News that the flying saucer–shaped Del Taco might be demolished has the Saint Louis community of architectural preservationists up in arms. There’s a Facebook group with 11,000 fans and growing. There’s a petition to save the building. Even the mayor has been tweeting passively pro–Del Taco tweets.
At the Del Taco with Show-Me Institute intern Bruce Stahl. Photo by Josh Smith.
At the Show-Me Institute, we first heard of Del Taco’s uncertain fate at last week’s Land Clearance for Reclamation Authority (LCRA) meeting. At the meeting, the agency declared the property blighted.
Blighting sounds bad, doesn’t it? The word calls to mind disease, destruction, and decay. Yet as anyone who has visited or driven by this Del Taco can attest, there’s a functioning business on the property. You can still get your burrito and fries at 1:00 a.m. at the Del Taco.
So, why would a city agency vote to find this building blighted?
The sad fact is, blighting in city of Saint Louis and throughout Missouri frequently has very little to do with the actual condition of a property, and everything to do with awarding tax subsidy. Colin Gordon, author of Mapping Decline: St. Louis and the Fate of the American City highlights one of my favorite examples of a contorted blight finding: Officials blighted a thriving shopping mall because it didn’t have a Nordstrom’s.
In Columbia, city officials almost blighted a functioning downtown hotel in order to award the building tax increment financing (TIF). At the last minute, perhaps after realizing how strikingly apparent it was that the hotel was not diseased, destroyed, or decaying, the council used a different portion of TIF law to award the subsidy. After all, it’s really just about the money, isn’t it?
Missouri law limits forms of property tax subsidy to properties that are blighted — most notably property tax abatement and tax increment financing (TIF). So the first step for anyone hoping to get tax subsidy for their development in the city of Saint Louis is to get city officials to declare the property blighted.
This isn’t the first time that Del Taco has been blighted.
[…] an area which, by reason of the predominance of defective or inadequate street layout, unsanitary or unsafe conditions, deterioration of site improvements, improper subdivision or obsolete platting, or the existence of conditions which endanger life or property by fire and other causes, or any combination of such factors, retards the provision of housing accommodations or constitutes an economic or social liability or a menace to the public health, safety, morals, or welfare in its present condition and use;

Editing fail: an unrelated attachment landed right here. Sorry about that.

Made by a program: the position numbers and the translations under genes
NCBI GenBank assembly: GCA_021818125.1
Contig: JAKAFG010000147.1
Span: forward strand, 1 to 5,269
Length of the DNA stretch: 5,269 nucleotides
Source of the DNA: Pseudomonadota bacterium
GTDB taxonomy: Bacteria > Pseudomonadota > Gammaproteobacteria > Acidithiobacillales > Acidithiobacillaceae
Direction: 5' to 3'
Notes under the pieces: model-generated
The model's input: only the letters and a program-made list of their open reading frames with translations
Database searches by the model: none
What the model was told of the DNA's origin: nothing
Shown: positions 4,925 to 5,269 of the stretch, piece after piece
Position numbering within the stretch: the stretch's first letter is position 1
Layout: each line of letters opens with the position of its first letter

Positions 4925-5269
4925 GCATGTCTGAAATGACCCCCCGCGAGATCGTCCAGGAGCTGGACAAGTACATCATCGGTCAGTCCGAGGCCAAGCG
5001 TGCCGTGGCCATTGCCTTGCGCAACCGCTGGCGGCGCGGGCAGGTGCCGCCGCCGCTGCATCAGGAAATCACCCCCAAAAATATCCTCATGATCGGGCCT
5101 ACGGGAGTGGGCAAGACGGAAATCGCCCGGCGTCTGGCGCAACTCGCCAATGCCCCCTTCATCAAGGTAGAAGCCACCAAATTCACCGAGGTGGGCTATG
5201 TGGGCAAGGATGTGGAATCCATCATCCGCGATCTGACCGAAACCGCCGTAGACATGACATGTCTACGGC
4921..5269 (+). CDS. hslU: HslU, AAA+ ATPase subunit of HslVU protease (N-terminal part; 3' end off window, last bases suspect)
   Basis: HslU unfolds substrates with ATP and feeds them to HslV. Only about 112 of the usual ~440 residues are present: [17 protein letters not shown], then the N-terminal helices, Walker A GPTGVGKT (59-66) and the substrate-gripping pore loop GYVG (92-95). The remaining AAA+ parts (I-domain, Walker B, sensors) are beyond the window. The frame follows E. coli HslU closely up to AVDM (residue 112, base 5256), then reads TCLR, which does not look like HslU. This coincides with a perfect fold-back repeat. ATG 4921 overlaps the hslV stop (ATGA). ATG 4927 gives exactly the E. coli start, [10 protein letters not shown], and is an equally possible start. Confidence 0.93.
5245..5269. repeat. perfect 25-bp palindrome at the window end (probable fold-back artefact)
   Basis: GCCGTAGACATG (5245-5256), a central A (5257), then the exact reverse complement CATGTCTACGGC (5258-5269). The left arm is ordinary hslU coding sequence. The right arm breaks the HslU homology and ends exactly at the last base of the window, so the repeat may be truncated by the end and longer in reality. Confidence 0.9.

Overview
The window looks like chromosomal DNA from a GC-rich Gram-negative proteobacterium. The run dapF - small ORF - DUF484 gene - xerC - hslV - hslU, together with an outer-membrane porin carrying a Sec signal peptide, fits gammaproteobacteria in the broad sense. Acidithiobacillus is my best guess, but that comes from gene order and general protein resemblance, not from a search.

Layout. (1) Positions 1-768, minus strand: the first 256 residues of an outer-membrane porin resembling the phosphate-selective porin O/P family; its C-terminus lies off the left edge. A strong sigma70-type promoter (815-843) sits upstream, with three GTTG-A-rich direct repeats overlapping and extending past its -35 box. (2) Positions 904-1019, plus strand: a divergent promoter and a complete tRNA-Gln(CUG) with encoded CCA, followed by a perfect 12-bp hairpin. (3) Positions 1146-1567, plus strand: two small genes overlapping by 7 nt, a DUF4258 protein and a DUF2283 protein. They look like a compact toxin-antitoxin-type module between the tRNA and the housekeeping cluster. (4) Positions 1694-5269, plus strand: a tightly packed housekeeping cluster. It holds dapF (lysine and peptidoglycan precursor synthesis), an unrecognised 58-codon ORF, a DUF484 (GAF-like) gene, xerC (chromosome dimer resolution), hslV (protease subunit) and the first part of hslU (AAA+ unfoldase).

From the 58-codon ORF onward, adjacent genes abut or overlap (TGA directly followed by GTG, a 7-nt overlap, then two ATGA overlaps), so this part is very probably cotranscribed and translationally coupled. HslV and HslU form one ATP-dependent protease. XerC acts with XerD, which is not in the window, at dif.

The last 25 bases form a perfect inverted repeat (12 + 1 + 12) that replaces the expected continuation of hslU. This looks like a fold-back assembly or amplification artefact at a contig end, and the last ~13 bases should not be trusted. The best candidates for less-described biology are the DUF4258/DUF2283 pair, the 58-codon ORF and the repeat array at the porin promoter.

Well, for the sake of everyone who has eaten at Del Taco since the city blighted the property, I hope that the restaurant wasn’t blighted because it was a “menace to the public health,” or was “unsanitary.”
If you look at the blight definition closely, it becomes clear that certain definitions could be interpreted to include just about any property. For example, what property doesn’t have “deterioration of site improvements”? Paint fades and wood ages. And, I wonder, what qualifies as “inadequate street layout”? I find the phrase “social liability” troubling. Who decides what is a “social liability”? Would a bar qualify? How about low-income housing? And what could possibly be considered a menace to “public morals”?
In case you’re wondering, the Board of Aldermen’s TIF ordinance didn’t specify which conditions rendered the saucer-shaped building blighted.
At last week’s LCRA meeting, the agency voted to declare the Del Taco property blighted again. Apparently, the city’s earlier TIF agreement didn’t fix the problem.
If pretty much any property can be blighted under state law in order to award tax subsidy, why do only certain properties receive tax breaks? I’m going to state the obvious: If the definition of “blight” is so broad that it can be applied (and re-applied) to pretty much any property in order to award tax breaks, the application is arbitrary.
TIF and tax abatement is not being applied to the worst buildings in an area, as illustrated by the cases of Del Taco and the Regency Hotel. Instead, those tax breaks are awarded to particular properties and areas that catch a politician’s eye.
The East-West Gateway Council of Governments has studied TIF and tax abatement, and concluded that using TIF where there really wasn’t any blight didn’t make much sense. From the St. Louis Post-Dispatch:
Maggie Hales, East-West Gateway deputy executive director, reported on the study to the St. Charles County Council during a work session Monday. Hales told council members the three-year study covered eight counties in two states. She said that overall, TIFs have a negative effect on communities and there are racial and economic disparities when and where they’re used.
“The TIF statute was originally designed to alleviate blight,” Hales said after the work session. “In areas where there isn’t any blight, I don’t know as a policy matter it’s a good investment of public tax dollars. […]”
Instead of blighting and re-blighting properties like Del Taco, here’s a better idea: Lower property taxes for everyone. Take politicians out of the process entirely.